The broad indices ended with losses, while the KBW Bank Index I:BKX rose 0.5% to 66.78, with all but eight of the index components ending with gains.
Thursday's economic news was also mixed. The Census Bureau reported that U.S. retail sales during November rose 0.7% from October to $432.3 billion. The increase was higher than the consensus estimate of a 0.6% increase among economists polled by Reuters. November's retail sales were up 4.7% from a year earlier. The Census Bureau also made an upward revision to their October retail sales growth figure, showing an increase of 0.6% from September, when the original estimate was an increase of 0.4%.
Excluding auto sales, retail sales in November were up 4% from October to $349.0 billion. Economists on average had expected these sales to increase by just 0.2%.
Also on Thursday, the Labor Department said first-time U.S. unemployment claims for the week ended Dec. 7 rose by 68,000 to 368,000, from the previous week's revised upwardly revised figure of 300,000. Economists had expected initial claims for last week to come in at 330,000, reflecting typical holiday season volatility.
The continuing increase in retail sales, along with last week's huge revision of estimated third-quarter U.S. gross domestic product growth to an annual rate of 3.6% from the previous estimate of 2.8%, along with decline in the unemployment rate to 7% in November from 7.3%, will all be factored into the discussions of the Federal Open Market Committee when it meets on Dec 17-18.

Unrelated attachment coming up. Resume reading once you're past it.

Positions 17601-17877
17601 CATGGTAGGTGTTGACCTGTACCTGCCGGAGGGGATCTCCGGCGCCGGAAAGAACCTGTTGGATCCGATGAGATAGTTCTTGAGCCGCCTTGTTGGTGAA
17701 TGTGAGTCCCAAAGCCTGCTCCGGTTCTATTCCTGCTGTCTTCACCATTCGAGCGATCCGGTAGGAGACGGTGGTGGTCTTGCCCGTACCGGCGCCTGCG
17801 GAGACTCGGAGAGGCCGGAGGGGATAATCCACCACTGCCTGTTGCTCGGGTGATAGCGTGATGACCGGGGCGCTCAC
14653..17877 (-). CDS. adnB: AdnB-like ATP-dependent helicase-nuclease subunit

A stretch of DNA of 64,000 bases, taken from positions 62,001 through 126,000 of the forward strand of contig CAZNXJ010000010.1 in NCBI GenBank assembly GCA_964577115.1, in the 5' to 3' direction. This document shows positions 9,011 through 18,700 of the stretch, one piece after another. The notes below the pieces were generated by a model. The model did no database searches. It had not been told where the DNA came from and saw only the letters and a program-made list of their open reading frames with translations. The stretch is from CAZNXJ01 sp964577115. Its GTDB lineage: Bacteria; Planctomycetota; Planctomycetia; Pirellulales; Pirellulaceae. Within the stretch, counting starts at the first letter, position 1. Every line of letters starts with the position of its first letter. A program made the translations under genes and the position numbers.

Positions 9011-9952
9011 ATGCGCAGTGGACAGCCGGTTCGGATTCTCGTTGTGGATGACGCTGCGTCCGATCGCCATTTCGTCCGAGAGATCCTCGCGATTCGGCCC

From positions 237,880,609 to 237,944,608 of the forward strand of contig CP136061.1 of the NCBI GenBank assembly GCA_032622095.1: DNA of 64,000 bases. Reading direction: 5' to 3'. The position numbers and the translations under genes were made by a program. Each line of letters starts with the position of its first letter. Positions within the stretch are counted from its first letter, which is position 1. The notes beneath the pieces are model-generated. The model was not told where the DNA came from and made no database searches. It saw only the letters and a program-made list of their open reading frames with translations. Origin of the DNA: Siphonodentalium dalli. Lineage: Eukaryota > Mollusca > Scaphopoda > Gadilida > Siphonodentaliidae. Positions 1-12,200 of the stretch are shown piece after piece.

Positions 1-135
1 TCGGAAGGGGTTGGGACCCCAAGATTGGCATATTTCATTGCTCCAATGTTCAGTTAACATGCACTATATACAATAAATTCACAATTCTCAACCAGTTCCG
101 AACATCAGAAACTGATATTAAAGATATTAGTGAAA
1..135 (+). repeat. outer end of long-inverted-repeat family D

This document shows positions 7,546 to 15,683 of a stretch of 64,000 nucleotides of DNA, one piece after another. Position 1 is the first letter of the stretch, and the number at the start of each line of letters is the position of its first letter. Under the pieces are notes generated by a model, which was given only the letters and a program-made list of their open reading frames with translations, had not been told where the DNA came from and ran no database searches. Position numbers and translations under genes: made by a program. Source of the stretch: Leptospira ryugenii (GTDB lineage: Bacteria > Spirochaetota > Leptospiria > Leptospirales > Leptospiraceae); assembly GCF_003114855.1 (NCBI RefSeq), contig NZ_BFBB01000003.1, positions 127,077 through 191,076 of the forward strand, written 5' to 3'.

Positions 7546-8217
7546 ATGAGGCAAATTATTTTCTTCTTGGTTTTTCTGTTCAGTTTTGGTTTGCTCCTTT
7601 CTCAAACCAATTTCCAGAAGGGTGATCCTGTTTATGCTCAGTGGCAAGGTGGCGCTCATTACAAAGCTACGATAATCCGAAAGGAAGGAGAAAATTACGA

A bull market can easily be spooked by fears of higher interest rates, and the Federal Reserve will eventually slow its massive "QE3" balance sheet expansion, that has been meant to hold long-term rates down. The central bank has been making net monthly purchases of $85 billion in long-term U.S. Treasury bonds and agency mortgage-backed securities since September 2012.
According to Sterne Agee chief economist Lindsey Piegza, the November retail sales growth in part reflected a "temporary reprieve from pump prices," as well as the rise in home prices and the bull market for stocks. However, Piegza still sees consumers "losing momentum with growth falling from a peak of near 9% in 2011."
"Consumers will need sustained job creation and income growth, which unfortunately do not go hand in hand," Piegza wrote in a client note on Thursday. She predicted last week that the improved GDP and unemployment rate wouldn't be enough for the Fed to decide to taper bond purchases in December.
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